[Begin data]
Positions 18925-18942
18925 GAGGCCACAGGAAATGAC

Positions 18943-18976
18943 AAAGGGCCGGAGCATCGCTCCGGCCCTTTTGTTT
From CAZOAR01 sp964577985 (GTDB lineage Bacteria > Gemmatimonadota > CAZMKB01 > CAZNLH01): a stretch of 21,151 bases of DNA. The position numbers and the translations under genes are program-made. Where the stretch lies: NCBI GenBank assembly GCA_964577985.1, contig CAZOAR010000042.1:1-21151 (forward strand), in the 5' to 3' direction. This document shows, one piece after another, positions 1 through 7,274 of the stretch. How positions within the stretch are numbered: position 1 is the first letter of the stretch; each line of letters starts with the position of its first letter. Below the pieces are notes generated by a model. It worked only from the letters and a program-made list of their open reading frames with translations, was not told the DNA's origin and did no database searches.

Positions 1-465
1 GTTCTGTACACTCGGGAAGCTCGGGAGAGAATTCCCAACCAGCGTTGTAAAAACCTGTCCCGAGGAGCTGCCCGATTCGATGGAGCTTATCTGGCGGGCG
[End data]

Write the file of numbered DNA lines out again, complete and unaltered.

Positions 18925-18942
18925 GAGGCCACAGGAAATGAC

Positions 18943-18976
18943 AAAGGGCCGGAGCATCGCTCCGGCCCTTTTGTTT
From CAZOAR01 sp964577985 (GTDB lineage Bacteria > Gemmatimonadota > CAZMKB01 > CAZNLH01): a stretch of 21,151 bases of DNA. The position numbers and the translations under genes are program-made. Where the stretch lies: NCBI GenBank assembly GCA_964577985.1, contig CAZOAR010000042.1:1-21151 (forward strand), in the 5' to 3' direction. This document shows, one piece after another, positions 1 through 7,274 of the stretch. How positions within the stretch are numbered: position 1 is the first letter of the stretch; each line of letters starts with the position of its first letter. Below the pieces are notes generated by a model. It worked only from the letters and a program-made list of their open reading frames with translations, was not told the DNA's origin and did no database searches.

Positions 1-465
1 GTTCTGTACACTCGGGAAGCTCGGGAGAGAATTCCCAACCAGCGTTGTAAAAACCTGTCCCGAGGAGCTGCCCGATTCGATGGAGCTTATCTGGCGGGCG